October 5, 2017 – Financial Innovation Now today joined a broad coalition of industry organizations supporting legislation introduced by U.S. Rep. Patrick McHenry (R-NC) and Sen. Mark Warner (D-VA) to ensure access to credit. The organizations, including the National Federation of Independent Businesses, Independent Community Bankers of America, Marketplace Lending Association, and the American Bankers Association, sent the following letter to the bipartisan sponsors of the legislation.


October 05, 2017

The Honorable Mark Warner United States Senate Washington, D.C. 20510

The Honorable Patrick Toomey United States Senate Washington, D.C. 20510

The Honorable Patrick McHenry U.S. House of Representatives Washington, D.C. 20515

The Honorable Gregory Meeks U.S. House of Representatives Washington, D.C. 20515

Dear Senators Warner and Toomey and Representatives McHenry and Meeks:

On behalf of the undersigned organizations representing U.S. small businesses and the small business lending industry, including community banks, commercial banks and financial technology companies, we thank you for introducing the Protecting Consumers’ Access to Credit Act of 2017 (S. 1642 and H.R. 3299), bipartisan and bicameral legislation that would provide greater certainty and liquidity in commercial credit markets and thereby have a positive impact on access to credit for both consumers and small businesses.

The Protecting Consumers’ Access to Credit Act would codify the “valid-when-made” doctrine, a longstanding legal principle, reaffirmed in 2016 by the U.S. Solicitor General, that if a loan is valid when it is made with respect to its interest rate, then it does not become invalid or unenforceable when assigned to another party. This bedrock common law principle has been a cornerstone of U.S. banking law for over 100 years. It provides critical legal certainty necessary for the effective and efficient functioning of the credit markets, thereby benefiting both individuals and small businesses.

This doctrine was recently indirectly undermined by the Second Circuit’s decision in Madden v. Midland Funding, LLC. By calling into question the “valid-when-made” doctrine, the decision has injected uncertainty into the secondary markets for consumer and commercial credit, resulting in increased costs and decreased competition.   Banks depend on the ability to sell or assign the loans they originate to provide liquidity to support their lending operations and to foster their safety and soundness.

However, after the Midland decision, potential purchasers of loans and interests in loan securitizations could face the risk that a loan that was valid at origination might be ruled invalid after assignment. This increased risk is likely to make purchasers less willing, if not entirely unwilling, to buy loans or interests in certain securitizations of loans that may turn out to be subject to additional state usury limits. If certain loans cannot be resold by banks, or if the ability to do so was substantially curtailed, banks would be forced to reduce the amount of credit they extend, and the price of credit would rise, increasing costs for borrowers.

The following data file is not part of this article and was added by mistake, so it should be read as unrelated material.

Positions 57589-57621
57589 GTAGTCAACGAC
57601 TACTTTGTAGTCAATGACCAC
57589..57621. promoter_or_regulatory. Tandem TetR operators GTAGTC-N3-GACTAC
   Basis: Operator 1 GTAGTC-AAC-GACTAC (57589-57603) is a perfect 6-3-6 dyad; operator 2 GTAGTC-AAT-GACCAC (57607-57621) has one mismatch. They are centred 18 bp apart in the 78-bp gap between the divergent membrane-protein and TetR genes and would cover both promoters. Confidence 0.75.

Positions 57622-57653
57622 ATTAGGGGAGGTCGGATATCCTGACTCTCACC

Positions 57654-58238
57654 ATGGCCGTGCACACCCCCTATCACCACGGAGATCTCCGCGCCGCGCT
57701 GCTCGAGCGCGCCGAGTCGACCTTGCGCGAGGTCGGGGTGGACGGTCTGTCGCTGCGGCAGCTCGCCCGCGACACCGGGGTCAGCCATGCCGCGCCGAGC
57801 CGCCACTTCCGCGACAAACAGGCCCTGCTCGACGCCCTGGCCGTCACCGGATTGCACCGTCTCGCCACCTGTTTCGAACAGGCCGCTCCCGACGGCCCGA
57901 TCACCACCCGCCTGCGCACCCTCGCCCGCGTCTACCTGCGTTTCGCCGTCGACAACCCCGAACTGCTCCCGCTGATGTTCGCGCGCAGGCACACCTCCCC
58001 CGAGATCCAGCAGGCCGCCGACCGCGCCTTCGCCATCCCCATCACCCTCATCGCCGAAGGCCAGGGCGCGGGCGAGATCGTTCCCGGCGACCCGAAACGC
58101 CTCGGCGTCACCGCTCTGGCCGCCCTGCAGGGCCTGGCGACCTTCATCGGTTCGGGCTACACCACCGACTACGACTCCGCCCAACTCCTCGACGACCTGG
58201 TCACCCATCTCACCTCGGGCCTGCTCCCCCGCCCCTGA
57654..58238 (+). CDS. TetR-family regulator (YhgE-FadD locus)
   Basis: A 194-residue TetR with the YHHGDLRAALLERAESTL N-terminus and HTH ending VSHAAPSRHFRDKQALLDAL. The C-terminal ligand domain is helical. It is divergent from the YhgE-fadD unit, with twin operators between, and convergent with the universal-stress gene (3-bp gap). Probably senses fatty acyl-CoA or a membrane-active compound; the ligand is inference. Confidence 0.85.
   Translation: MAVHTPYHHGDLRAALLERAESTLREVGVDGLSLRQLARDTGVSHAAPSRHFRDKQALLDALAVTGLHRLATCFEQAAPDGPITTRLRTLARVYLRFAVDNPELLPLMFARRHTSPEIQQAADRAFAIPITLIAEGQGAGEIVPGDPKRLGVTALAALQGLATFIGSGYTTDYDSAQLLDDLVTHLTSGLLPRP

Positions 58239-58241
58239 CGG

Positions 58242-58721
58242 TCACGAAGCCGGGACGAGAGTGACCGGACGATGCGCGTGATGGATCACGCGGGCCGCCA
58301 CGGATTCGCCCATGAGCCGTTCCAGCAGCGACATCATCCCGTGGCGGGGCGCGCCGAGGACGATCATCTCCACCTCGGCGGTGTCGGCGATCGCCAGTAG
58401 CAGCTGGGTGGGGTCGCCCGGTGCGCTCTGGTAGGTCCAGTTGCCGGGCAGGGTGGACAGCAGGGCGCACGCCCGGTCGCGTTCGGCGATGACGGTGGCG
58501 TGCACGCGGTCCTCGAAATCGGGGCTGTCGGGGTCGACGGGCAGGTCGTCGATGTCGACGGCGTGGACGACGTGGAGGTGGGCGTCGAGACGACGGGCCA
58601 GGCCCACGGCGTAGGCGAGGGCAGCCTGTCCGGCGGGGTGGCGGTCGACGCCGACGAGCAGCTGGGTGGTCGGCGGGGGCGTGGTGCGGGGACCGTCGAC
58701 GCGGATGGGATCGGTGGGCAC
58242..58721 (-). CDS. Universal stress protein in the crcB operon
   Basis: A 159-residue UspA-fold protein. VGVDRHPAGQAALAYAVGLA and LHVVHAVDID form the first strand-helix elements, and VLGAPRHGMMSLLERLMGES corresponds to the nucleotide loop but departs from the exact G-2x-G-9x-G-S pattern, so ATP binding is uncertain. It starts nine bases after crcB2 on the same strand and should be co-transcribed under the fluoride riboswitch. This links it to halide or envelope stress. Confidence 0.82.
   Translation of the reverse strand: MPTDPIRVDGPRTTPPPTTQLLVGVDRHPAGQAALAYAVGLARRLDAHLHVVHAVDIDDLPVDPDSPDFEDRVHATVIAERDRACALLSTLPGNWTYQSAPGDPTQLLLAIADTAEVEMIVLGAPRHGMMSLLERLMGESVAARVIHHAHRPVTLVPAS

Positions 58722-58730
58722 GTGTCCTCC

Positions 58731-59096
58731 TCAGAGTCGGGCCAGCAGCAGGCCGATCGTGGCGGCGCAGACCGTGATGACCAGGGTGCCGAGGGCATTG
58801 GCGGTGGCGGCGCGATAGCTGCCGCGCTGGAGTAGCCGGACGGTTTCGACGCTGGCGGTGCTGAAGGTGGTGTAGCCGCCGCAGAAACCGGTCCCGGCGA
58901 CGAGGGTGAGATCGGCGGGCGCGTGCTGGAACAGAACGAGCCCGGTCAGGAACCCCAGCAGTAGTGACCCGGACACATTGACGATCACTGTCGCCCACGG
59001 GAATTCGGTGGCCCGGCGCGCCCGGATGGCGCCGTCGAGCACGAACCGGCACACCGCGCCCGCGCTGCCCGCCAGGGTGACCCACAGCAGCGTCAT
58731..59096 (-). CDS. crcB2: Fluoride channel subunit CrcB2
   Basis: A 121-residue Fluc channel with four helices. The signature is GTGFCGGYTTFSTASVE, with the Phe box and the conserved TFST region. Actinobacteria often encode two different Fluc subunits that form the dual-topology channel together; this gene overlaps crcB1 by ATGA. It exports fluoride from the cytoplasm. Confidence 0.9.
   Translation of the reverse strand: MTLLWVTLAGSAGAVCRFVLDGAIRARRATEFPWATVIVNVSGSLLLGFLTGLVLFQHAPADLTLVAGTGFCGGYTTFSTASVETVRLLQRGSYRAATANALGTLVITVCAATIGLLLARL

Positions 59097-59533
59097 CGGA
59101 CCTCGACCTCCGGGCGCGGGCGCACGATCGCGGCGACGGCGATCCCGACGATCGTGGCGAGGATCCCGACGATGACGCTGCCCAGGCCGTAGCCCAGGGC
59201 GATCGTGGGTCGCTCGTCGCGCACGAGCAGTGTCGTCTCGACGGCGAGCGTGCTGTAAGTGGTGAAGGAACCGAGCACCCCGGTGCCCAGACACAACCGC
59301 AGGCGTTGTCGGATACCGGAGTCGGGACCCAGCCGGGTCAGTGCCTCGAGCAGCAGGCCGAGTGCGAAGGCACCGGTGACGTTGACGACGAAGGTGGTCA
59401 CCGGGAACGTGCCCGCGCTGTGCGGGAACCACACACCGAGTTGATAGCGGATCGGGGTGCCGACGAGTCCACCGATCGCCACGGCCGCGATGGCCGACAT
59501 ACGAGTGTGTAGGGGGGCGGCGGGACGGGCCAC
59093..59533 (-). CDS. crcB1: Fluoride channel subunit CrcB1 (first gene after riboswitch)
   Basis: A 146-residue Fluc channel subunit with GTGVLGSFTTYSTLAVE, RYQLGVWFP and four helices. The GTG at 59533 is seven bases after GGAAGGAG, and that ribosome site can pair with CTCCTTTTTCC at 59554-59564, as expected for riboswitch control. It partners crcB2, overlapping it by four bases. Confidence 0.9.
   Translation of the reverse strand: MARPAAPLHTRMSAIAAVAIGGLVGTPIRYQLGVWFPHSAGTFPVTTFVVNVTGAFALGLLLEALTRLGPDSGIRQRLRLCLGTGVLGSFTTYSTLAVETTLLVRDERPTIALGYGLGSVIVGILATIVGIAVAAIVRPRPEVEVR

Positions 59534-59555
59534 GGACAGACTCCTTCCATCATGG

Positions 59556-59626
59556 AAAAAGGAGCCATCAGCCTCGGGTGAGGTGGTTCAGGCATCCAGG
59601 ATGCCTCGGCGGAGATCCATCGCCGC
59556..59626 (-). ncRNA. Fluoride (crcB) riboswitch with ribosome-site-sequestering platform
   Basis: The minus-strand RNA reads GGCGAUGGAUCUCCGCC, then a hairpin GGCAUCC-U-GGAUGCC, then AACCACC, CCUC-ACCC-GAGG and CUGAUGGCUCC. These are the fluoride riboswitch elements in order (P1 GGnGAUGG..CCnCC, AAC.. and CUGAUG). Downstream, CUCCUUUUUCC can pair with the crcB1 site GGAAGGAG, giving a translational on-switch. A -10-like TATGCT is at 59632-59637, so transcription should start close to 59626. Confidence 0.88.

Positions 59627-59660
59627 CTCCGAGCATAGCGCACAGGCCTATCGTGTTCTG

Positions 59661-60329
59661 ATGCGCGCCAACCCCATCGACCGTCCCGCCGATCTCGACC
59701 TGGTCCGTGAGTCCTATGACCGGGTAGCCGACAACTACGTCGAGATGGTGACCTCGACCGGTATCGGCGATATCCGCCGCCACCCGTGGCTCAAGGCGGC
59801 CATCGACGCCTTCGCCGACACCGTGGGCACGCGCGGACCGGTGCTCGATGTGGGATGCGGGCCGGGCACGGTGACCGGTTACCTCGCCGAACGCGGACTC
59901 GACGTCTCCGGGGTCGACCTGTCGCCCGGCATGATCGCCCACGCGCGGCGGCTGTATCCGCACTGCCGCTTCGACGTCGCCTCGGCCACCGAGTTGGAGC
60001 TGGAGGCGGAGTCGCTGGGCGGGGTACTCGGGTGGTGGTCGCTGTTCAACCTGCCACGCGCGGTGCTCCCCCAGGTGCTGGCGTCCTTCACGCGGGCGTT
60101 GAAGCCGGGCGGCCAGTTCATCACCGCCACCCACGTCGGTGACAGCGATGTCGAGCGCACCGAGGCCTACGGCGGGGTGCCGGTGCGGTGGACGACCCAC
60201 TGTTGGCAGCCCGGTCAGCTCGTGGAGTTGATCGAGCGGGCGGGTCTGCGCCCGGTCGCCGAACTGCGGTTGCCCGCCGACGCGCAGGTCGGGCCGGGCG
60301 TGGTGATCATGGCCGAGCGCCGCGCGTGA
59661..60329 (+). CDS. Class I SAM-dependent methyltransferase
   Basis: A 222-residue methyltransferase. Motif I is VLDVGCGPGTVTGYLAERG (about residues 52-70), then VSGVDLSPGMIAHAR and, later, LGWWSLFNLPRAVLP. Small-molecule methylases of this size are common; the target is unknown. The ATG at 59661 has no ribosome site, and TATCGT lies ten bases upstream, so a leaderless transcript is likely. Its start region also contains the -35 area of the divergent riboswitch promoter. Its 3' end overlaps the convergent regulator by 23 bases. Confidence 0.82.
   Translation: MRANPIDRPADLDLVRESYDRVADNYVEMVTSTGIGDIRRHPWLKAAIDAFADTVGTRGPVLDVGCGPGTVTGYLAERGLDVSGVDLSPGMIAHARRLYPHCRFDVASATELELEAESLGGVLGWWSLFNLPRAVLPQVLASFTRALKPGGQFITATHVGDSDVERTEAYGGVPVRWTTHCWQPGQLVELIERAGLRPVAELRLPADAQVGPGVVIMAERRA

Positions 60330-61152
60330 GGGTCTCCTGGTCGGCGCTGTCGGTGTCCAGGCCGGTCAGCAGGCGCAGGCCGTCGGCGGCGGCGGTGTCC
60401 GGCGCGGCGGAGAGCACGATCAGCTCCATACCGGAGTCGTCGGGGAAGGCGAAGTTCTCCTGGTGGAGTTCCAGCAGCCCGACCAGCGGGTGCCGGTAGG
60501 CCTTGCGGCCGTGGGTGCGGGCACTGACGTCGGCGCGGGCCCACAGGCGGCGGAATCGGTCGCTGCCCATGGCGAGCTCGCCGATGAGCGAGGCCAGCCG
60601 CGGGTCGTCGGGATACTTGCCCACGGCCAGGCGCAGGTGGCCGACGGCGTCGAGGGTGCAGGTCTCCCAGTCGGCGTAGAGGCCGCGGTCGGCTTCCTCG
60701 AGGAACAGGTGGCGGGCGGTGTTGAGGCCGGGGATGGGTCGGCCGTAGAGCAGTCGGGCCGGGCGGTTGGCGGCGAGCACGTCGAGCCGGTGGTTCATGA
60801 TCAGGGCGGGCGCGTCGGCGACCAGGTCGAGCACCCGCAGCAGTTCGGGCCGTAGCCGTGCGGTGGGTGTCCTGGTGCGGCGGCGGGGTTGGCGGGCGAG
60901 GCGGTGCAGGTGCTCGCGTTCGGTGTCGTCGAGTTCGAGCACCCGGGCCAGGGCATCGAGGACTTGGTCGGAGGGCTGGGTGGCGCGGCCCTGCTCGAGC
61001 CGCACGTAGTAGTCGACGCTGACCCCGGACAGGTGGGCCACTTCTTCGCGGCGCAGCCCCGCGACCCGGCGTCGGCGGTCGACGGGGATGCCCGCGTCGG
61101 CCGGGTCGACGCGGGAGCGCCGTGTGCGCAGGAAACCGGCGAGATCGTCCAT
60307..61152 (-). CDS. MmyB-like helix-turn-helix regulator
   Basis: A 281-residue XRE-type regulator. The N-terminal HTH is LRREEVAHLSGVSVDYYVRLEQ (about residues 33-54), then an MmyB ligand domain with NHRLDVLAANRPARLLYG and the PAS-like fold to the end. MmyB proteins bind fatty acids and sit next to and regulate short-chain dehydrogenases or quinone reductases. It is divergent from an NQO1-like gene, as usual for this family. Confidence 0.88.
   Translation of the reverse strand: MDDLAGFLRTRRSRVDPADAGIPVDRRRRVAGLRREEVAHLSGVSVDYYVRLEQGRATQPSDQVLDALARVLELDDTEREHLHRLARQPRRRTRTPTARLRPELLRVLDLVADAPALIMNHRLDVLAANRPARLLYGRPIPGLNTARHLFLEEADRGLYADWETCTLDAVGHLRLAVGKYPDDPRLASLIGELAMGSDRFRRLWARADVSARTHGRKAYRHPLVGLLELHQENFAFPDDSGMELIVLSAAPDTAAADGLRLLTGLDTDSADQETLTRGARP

According to a study featured in the Columbia Business School Research Paper Series entitled “How Does Legal Enforceability Affect Consumer Lending? Evidence from a Natural Experiment,” the decision has already had a negative impact on the availability of credit to certain segments of borrowers[1] and may harm financial services providers that rely on the availability and post-sale validity of loans originated by federal and state-chartered depository institutions.

The bill’s reaffirmation of the “valid-when-made” principle also could serve to encourage innovative partnerships between banks and financial technology companies that purchase bank loans or interests in securitizations of such loans, further expanding access to credit for U.S. small businesses and consumers.

Thank you for your support for issues impacting access to capital for small businesses, and we look forward to working with you on this legislation.


National Federation of Independent Business

National Small Business Association

Small Business Entrepreneurship Council

Innovative Lending Platform Association

Marketplace Lending Association

Financial Innovation Now

Independent Community Bankers of America

American Bankers Association

The Consumer Bankers Association

The Clearing House

U.S. Chamber of Commerce


[1] http://papers.ssrn.com/sol3/papers.cfm?abstract_id=2780215

A copy of the letter can be downloaded here: http://financialinnovationnow.org/industry-support-letter-protecting-consumers-access-to-credit-act_warner_toomey_mchenry_meeks-october-5-2017/

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